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A short guide to topological terms in the effective theories of condensed matter

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ABSTRACT

This article is meant as a gentle introduction to the topological terms that often play a decisive role in effective theories describing topological quantum effects in condensed matter systems. We first take up several prominent examples, mainly from the area of quantum magnetism and superfluids/superconductors. We then briefly discuss how these ideas are now finding incarnations in the studies of symmetry-protected topological phases, which are in a sense a generalization of the concept of topological insulators to a wider range of materials, including magnets and cold atoms.

No MeSH data available.


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Schematic illustration of a skyrmion configuration in a ferromagnet. Skyrmions are spin configurations for which the winding number , which counts the number of times the unit vector  (indicated by the arrows) wraps around the unit sphere, is nonzero. In the configuration depicted, .
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Figure 6: Schematic illustration of a skyrmion configuration in a ferromagnet. Skyrmions are spin configurations for which the winding number , which counts the number of times the unit vector (indicated by the arrows) wraps around the unit sphere, is nonzero. In the configuration depicted, .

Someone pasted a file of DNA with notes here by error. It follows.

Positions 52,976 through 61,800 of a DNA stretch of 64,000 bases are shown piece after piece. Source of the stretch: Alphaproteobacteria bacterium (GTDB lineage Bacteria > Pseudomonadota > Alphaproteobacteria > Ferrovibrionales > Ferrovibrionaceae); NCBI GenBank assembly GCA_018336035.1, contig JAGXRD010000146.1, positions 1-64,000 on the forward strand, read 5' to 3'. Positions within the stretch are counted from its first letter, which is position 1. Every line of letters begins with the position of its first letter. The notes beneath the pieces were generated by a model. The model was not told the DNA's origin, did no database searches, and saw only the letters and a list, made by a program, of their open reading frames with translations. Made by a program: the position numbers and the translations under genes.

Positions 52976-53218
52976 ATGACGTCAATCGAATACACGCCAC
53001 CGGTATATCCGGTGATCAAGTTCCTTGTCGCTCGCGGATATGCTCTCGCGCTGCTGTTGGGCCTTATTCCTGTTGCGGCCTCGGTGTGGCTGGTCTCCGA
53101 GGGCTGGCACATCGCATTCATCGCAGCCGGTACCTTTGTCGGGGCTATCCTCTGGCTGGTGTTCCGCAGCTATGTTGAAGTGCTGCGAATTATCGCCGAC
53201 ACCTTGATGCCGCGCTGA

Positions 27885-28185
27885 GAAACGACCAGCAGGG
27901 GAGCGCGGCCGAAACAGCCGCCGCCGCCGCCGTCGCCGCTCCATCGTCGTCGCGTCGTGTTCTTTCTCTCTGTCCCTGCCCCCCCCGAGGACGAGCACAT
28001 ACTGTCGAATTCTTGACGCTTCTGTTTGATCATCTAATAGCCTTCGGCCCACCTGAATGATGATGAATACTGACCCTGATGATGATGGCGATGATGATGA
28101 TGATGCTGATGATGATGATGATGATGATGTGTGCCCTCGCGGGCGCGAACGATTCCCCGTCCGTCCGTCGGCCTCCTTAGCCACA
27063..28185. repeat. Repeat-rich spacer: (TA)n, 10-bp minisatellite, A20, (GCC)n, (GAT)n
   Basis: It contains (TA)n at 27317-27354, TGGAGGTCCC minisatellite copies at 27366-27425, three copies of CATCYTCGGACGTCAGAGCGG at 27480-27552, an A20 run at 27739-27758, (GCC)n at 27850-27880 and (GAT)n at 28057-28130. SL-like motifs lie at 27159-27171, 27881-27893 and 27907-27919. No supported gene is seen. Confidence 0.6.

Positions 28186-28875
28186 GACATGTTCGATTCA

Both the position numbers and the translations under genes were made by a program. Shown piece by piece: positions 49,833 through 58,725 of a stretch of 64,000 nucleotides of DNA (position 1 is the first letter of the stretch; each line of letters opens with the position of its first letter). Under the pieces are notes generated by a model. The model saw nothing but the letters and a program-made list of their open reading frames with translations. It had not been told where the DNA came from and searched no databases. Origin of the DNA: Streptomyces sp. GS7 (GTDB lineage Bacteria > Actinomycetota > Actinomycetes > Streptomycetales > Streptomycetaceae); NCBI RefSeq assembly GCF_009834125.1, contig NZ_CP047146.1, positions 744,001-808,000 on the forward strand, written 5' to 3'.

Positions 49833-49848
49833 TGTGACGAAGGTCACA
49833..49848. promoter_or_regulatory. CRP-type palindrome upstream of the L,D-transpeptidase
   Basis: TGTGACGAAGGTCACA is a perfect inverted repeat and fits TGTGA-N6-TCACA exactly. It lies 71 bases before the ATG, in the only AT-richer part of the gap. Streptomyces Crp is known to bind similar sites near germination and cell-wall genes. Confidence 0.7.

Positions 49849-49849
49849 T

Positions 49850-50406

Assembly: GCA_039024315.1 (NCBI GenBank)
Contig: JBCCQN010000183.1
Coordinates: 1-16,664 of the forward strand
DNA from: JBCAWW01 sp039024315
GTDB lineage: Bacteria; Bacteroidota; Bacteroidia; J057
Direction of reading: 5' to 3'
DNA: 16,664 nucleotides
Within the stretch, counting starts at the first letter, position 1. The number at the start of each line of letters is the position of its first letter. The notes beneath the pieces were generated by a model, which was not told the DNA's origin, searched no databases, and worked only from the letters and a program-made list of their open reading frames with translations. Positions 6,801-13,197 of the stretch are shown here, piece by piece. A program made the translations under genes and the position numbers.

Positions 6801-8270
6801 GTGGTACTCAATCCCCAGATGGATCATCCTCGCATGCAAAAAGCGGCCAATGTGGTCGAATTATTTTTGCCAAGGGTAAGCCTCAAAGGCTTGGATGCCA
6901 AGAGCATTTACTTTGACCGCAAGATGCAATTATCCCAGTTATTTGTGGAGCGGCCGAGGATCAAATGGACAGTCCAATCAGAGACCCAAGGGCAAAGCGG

Mentions: A very similar force also arises in the dynamics of skyrmions in 2D ferromagnets [17], which are topological objects that are recently receiving considerable attention due to their potential value toward applications. Here the topological term takes the form (in real time) , where ρ is the density of spins (whose spin quantum number is S and its direction is represented by the unit vector ) and is the Berry phase term associated with a spin residing at position . The skyrmion is a configuration for which the winding number associated with the snapshot configuration (i.e. instantaneous configuration)21is a nonzero integer. (Notice that mathematically this is the same winding number (though associated with a different base manifold) which appeared in the previous section when we discussed the Haldane gap of antiferromagnetic spin chains.) A typical example of a skyrmion with is depicted in figure 6. Since this integer-valued number cannot change continuously, a skyrmion is stable unless processes involving singular configurations (which usually are energetically too costly to be relevant) are allowed. As in the vortex dynamics problem, we assume that the time dependence of the field takes the form , where now stands for the center of the skyrmion (or more generally a collective coordinate of the skyrmion). Using the formula for the variation of the surface angle (see figure 5) , we readily find that22Thus a skyrmion in motion behaves like a charged particle in the presence of a magnetic field .